However, Fire Emblem: New Mystery of the Emblem introduced Casual Mode in Japan, and Fire Emblem Awakening brought the mechanic worldwide. In Casual Mode, player units that fall in battle will retreat rather than dying, letting the player use them again after the battle with all of their experience and items intact. This made the game much more forgiving and welcoming to newcomers and less skilled players. With the player now guaranteed to keep their army and beloved units, a lot of the stress of the game evaporates, and it becomes a more straightforward strategic experience. One could easily argue that Fire Emblem Awakening saved the franchise with its worldwide success.
Ever since Fire Emblem Awakening, the series has seen a significant rise in popularity. The Fire Emblem Fates sold well despite middling fan reception, and Fire Emblem: Three Houses was a major success. The franchise has also seen a Warriors spinoff that is about to release a Three Houses-themed sequel, as well as a mobile game and several characters crossing over into Super Smash Bros. Casual Mode can be seen as a likely reason for this surge in popularity. With the series becoming more welcoming to newcomers with the option of playing without permadeath, that gave the franchise the chance to grow and thrive the way it has in recent years. With Fire Emblem Heroes earning millions of dollars, the series’ success is unquestionable.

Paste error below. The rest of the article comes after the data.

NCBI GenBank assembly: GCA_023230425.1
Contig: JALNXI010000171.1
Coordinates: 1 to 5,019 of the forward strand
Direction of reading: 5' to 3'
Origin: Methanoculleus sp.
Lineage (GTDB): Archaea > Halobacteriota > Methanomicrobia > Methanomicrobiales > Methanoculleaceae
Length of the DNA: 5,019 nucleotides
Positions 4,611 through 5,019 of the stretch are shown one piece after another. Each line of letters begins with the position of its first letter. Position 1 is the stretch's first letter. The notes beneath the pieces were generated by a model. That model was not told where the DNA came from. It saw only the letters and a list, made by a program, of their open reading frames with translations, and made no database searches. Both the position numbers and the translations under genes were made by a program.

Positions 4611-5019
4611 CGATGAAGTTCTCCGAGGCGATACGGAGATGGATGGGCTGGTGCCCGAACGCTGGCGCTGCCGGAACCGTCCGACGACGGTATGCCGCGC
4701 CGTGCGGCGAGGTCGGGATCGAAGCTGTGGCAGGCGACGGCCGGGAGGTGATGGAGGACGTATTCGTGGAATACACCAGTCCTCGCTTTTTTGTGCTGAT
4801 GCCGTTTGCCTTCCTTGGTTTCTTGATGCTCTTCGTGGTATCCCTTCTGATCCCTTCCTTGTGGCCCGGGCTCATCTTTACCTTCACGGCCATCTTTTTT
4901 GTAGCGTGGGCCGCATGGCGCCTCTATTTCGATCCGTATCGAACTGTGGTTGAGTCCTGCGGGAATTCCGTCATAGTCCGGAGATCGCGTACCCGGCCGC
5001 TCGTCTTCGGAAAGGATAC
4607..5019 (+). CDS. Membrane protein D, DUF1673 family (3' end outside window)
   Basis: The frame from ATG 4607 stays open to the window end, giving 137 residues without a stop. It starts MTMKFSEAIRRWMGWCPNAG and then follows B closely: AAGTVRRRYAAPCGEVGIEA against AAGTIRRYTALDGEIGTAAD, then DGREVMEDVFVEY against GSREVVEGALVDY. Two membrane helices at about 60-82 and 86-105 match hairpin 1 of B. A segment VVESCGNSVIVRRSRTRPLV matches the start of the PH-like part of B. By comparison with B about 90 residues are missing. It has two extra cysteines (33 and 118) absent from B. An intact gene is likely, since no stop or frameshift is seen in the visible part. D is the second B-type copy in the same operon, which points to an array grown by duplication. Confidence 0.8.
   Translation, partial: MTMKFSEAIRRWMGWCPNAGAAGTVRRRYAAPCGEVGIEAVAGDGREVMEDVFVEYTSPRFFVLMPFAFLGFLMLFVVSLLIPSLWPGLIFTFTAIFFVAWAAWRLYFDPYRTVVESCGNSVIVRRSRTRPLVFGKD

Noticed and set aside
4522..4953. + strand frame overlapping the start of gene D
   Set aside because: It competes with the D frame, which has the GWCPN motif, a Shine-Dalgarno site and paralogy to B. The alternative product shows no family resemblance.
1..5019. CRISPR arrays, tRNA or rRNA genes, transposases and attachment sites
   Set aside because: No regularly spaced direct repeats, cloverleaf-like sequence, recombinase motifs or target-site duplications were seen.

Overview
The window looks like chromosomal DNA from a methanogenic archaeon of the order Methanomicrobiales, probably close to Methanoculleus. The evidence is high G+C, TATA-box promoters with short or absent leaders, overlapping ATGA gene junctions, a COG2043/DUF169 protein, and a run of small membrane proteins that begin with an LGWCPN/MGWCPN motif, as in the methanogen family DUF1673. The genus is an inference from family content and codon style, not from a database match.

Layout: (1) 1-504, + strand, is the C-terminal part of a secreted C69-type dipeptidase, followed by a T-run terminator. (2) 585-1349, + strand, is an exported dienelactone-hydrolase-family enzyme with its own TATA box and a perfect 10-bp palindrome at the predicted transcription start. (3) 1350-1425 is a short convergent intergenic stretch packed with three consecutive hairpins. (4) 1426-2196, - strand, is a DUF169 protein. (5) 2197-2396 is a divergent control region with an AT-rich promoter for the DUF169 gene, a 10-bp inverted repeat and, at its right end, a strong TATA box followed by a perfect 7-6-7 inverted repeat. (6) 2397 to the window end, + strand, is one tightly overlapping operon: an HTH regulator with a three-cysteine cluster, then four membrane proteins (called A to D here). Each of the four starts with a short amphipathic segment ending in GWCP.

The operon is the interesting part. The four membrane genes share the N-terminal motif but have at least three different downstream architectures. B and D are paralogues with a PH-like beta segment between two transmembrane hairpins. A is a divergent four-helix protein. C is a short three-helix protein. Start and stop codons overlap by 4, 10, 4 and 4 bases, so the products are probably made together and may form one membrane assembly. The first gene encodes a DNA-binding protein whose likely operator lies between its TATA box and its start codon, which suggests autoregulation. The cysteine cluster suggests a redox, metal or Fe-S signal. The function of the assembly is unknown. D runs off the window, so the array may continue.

As it stands, Fire Emblem has become one of Nintendo’s biggest franchises. Its fanbase has grown to rival some of Nintendo’s most famous names, and it seems to still have plenty of momentum. Fire Emblem‘s rise was driven by great gameplay and characters, but Casual Mode helped to open the door for a new legion of fans.